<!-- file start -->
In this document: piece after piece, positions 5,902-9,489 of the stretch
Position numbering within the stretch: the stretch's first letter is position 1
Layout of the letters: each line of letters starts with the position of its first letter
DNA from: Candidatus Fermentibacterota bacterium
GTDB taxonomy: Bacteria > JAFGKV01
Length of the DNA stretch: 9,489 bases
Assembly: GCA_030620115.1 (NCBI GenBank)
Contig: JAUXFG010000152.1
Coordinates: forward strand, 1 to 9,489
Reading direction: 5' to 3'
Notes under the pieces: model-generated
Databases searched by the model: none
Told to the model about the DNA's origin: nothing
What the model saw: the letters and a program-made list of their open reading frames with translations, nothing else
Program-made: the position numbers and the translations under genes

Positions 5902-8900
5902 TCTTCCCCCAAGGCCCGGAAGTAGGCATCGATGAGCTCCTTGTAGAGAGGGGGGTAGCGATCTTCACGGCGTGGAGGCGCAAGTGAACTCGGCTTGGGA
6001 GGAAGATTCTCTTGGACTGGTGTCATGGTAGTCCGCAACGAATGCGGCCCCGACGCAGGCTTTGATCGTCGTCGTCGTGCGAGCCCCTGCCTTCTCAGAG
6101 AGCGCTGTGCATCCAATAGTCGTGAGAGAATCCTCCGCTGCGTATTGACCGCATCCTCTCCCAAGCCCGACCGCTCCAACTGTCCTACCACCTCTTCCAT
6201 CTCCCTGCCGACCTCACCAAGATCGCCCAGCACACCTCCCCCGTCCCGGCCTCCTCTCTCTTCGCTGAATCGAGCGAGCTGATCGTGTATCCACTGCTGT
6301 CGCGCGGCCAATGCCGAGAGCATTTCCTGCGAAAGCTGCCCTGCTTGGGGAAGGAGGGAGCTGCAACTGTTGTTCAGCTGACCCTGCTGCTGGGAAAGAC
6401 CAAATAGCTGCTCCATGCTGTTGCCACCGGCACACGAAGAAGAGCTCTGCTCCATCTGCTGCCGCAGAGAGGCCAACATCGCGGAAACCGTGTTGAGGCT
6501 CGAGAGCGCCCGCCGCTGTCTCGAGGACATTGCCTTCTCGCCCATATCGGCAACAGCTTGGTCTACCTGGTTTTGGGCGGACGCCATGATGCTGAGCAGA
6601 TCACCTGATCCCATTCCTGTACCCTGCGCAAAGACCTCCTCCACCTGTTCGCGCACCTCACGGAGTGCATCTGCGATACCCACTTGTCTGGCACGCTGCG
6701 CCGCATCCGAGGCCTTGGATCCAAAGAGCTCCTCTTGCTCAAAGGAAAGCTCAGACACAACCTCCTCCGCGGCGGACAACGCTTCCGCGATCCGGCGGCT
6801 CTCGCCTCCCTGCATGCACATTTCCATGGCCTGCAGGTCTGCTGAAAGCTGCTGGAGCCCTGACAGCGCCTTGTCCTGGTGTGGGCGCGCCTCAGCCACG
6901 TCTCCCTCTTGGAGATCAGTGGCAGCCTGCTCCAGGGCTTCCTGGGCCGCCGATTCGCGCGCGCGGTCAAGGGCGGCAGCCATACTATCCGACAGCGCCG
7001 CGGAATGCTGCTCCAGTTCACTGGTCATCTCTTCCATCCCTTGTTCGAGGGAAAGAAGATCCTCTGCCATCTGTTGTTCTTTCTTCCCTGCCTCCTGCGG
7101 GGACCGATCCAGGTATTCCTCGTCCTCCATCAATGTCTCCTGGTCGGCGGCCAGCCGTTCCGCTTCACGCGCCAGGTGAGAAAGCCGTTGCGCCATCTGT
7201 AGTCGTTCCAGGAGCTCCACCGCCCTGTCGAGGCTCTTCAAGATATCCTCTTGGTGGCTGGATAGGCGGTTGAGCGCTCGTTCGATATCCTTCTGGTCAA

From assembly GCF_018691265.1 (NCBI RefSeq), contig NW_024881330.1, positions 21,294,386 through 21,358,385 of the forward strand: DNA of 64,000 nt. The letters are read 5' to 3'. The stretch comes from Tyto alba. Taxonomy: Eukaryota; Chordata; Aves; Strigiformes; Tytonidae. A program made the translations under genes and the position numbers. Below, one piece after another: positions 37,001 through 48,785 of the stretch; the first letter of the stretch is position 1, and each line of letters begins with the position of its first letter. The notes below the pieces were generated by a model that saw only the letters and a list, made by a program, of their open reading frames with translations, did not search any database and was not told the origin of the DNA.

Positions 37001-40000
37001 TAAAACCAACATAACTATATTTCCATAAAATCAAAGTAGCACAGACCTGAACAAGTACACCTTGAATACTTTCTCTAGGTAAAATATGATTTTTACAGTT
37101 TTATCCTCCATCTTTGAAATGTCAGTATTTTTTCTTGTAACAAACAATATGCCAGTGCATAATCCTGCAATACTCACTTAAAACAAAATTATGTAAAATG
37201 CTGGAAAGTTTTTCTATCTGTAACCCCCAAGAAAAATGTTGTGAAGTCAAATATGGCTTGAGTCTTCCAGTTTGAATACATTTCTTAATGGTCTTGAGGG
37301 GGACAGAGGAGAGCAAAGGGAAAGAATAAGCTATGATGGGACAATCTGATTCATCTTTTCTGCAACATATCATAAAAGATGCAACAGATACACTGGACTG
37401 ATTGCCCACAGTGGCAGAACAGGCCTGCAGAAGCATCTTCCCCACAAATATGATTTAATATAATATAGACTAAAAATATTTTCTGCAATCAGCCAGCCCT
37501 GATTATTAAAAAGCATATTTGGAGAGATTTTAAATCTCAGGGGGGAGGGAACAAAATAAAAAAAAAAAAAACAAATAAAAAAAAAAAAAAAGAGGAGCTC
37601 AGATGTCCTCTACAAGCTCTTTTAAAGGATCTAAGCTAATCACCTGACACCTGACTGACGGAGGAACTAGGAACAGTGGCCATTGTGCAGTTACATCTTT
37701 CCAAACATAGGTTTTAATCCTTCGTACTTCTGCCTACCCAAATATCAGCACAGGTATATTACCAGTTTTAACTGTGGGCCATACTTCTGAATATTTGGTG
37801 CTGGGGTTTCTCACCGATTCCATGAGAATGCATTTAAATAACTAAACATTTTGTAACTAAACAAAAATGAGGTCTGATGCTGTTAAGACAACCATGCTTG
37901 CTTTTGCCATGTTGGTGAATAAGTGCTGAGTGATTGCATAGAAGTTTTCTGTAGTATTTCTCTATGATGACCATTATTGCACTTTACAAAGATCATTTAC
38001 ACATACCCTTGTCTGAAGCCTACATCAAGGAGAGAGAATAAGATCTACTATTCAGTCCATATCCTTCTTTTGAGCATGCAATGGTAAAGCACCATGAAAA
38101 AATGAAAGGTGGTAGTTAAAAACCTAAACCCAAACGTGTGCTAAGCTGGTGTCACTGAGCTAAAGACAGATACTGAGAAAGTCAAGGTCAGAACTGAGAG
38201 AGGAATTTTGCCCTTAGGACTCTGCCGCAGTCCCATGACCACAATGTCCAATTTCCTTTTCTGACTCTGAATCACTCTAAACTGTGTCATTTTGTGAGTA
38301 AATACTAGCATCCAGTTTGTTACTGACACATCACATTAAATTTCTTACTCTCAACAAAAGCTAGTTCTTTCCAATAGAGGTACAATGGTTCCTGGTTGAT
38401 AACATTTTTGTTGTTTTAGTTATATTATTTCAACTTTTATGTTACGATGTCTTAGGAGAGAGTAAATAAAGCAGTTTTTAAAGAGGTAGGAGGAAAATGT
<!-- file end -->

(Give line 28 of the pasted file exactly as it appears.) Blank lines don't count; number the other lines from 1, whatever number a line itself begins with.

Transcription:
7001 CGGAATGCTGCTCCAGTTCACTGGTCATCTCTTCCATCCCTTGTTCGAGGGAAAGAAGATCCTCTGCCATCTGTTGTTCTTTCTTCCCTGCCTCCTGCGG